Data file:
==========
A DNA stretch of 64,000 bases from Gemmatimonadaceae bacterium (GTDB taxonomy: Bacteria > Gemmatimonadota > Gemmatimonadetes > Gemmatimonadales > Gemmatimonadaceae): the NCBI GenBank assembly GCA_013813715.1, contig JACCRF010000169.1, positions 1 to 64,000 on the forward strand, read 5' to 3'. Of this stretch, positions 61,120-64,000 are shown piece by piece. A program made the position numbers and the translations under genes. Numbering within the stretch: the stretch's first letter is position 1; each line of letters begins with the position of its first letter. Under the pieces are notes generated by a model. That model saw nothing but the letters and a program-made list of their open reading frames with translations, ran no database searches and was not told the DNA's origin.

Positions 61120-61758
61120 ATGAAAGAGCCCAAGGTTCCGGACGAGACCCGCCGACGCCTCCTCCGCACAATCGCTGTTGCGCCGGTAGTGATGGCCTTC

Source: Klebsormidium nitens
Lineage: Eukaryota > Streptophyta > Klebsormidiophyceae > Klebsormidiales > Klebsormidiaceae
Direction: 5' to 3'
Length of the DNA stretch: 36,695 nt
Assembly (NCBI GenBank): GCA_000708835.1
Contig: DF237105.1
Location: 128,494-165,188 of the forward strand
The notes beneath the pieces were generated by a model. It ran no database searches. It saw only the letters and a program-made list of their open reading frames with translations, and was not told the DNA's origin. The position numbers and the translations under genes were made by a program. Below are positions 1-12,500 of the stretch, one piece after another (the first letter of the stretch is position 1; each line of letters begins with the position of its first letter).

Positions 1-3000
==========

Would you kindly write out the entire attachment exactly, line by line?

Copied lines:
A DNA stretch of 64,000 bases from Gemmatimonadaceae bacterium (GTDB taxonomy: Bacteria > Gemmatimonadota > Gemmatimonadetes > Gemmatimonadales > Gemmatimonadaceae): the NCBI GenBank assembly GCA_013813715.1, contig JACCRF010000169.1, positions 1 to 64,000 on the forward strand, read 5' to 3'. Of this stretch, positions 61,120-64,000 are shown piece by piece. A program made the position numbers and the translations under genes. Numbering within the stretch: the stretch's first letter is position 1; each line of letters begins with the position of its first letter. Under the pieces are notes generated by a model. That model saw nothing but the letters and a program-made list of their open reading frames with translations, ran no database searches and was not told the DNA's origin.

Positions 61120-61758
61120 ATGAAAGAGCCCAAGGTTCCGGACGAGACCCGCCGACGCCTCCTCCGCACAATCGCTGTTGCGCCGGTAGTGATGGCCTTC

Source: Klebsormidium nitens
Lineage: Eukaryota > Streptophyta > Klebsormidiophyceae > Klebsormidiales > Klebsormidiaceae
Direction: 5' to 3'
Length of the DNA stretch: 36,695 nt
Assembly (NCBI GenBank): GCA_000708835.1
Contig: DF237105.1
Location: 128,494-165,188 of the forward strand
The notes beneath the pieces were generated by a model. It ran no database searches. It saw only the letters and a program-made list of their open reading frames with translations, and was not told the DNA's origin. The position numbers and the translations under genes were made by a program. Below are positions 1-12,500 of the stretch, one piece after another (the first letter of the stretch is position 1; each line of letters begins with the position of its first letter).

Positions 1-3000